The seismic loss modeling of transportation networks is a multifaceted procedure for calculating monetary losses due to damage to the transportation links in an earthquake. This report focuses on providing a rational method to evaluate da mage potential and to assess probable highway bridge losses for critical decision making regarding the post-earthquake safety and repair of a highway network. Loss fragilities were defined for each individual bridge using PEER’s performance-based earthquake engineering framework. Decision variables were related to earthquake intensity through a series of disaggregated models (demand, damage, and loss). The fragilities provided in this report are intended for application in two ways. First, bridge designers may use them to investigate how variation of bridge desi gn parameters is reflected in the amount of expected losses after an earthquake. Second, highway network planners may use bridge fragilities to more reliably evaluate the losses in a highway transportation network.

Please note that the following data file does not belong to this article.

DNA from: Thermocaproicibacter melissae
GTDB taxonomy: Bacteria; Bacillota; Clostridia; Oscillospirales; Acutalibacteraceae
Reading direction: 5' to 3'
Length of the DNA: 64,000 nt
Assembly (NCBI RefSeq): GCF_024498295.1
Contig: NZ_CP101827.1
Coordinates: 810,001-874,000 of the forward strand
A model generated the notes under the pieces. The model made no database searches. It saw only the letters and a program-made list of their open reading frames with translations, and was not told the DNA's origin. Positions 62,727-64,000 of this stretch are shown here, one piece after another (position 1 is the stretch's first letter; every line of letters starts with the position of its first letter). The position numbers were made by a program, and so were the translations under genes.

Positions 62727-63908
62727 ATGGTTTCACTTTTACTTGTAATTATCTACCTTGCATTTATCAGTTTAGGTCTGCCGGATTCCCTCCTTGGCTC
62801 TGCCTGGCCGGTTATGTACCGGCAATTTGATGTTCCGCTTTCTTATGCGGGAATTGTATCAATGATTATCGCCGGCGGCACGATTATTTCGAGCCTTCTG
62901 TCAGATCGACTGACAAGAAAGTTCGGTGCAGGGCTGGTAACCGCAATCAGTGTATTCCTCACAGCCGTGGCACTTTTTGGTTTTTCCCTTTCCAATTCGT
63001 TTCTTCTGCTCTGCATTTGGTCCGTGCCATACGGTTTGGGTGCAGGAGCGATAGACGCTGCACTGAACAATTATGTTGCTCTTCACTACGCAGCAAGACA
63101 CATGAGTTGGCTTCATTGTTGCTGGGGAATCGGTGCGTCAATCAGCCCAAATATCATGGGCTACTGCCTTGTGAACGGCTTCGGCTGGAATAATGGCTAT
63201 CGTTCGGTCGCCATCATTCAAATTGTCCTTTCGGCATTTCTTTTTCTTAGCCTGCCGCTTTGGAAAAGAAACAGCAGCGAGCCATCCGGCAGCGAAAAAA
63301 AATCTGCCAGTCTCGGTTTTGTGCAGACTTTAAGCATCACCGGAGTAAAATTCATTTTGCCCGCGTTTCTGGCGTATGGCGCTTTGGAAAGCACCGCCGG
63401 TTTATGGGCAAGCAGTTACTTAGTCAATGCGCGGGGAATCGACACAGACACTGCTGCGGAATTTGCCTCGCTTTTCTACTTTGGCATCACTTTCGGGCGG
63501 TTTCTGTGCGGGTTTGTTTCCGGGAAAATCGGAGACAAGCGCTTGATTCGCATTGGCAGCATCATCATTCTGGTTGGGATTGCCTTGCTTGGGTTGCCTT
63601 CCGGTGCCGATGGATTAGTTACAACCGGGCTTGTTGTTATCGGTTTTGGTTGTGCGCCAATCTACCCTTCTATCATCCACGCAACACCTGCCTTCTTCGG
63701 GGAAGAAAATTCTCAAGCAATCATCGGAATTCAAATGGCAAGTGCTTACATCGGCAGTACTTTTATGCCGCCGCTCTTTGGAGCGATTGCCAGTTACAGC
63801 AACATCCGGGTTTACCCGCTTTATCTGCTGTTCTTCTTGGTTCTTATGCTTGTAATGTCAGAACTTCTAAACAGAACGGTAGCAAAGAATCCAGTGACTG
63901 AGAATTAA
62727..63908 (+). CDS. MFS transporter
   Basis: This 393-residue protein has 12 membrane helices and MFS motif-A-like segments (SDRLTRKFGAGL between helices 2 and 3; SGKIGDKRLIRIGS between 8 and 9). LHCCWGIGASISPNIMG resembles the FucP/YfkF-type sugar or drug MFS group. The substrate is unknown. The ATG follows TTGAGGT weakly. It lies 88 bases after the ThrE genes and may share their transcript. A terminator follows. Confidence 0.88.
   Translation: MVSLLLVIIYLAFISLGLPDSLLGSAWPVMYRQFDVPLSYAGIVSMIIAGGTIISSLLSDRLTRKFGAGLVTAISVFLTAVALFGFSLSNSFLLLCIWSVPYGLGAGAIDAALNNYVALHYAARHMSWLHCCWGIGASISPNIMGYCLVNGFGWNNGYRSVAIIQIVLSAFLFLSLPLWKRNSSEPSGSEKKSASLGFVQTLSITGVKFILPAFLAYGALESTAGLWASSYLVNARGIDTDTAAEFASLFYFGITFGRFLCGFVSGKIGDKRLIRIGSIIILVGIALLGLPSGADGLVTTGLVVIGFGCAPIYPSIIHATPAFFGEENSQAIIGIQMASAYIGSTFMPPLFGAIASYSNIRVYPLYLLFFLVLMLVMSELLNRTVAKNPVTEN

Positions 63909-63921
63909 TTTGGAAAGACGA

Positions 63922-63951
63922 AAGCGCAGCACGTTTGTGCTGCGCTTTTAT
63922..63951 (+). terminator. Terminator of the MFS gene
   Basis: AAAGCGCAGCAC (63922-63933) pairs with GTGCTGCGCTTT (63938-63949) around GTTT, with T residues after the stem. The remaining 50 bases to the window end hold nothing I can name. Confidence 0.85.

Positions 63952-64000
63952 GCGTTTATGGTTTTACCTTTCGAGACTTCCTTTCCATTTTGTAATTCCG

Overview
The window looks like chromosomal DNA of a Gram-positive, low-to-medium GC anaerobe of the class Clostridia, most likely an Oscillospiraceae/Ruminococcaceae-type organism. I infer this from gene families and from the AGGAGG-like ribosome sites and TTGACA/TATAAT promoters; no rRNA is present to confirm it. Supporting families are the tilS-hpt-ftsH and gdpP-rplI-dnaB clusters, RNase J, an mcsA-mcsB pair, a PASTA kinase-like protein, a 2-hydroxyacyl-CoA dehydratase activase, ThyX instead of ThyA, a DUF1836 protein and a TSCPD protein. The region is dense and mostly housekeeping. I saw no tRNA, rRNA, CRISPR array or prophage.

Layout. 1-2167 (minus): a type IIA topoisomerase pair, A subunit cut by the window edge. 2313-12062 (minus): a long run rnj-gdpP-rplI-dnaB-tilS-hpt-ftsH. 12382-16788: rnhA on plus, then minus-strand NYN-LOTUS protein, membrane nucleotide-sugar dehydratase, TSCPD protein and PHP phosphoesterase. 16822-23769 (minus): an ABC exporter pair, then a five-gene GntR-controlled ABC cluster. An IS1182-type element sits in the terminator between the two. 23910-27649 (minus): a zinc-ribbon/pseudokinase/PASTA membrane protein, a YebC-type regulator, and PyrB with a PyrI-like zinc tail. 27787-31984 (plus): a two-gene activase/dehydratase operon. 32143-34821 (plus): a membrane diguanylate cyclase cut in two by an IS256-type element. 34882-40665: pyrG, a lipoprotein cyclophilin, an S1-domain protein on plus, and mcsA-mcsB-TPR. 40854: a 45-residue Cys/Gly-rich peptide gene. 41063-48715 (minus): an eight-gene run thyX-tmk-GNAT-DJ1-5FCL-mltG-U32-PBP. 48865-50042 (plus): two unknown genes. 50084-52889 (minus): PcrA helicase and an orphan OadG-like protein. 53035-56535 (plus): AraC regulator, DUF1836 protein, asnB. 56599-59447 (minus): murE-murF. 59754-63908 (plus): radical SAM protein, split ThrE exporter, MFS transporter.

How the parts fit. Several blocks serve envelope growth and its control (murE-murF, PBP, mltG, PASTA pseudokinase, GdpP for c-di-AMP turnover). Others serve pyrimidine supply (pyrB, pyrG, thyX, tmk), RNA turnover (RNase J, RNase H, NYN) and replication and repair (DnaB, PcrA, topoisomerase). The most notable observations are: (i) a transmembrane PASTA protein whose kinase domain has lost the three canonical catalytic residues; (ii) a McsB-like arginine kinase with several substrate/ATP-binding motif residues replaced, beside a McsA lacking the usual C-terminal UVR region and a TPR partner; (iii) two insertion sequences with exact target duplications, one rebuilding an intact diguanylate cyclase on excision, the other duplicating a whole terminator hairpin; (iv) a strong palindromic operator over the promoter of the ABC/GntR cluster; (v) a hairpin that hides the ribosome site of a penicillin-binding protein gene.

In the process of developing bridge fragilities, intensity measures were first coupled with engineering demand parameters to formulate probabilistic demand models. Two damage models were then formulated. Component damage models utilized experimental data to predict response levels at which observable damage states were reached. System damage models utilized finite element reliability analysis to predict the loss of lateral and vertical load-carrying capacity. Improved methods for computing system damage were introduced. Last, two loss models were formulated. Component damage states were described in terms of repair costs of returning bridges to full functionality. System load-loss states were described in terms of bridge traffic capacity and collapse prevention. System loss fragilities were enhanced using the same improved methods developed for damage models.
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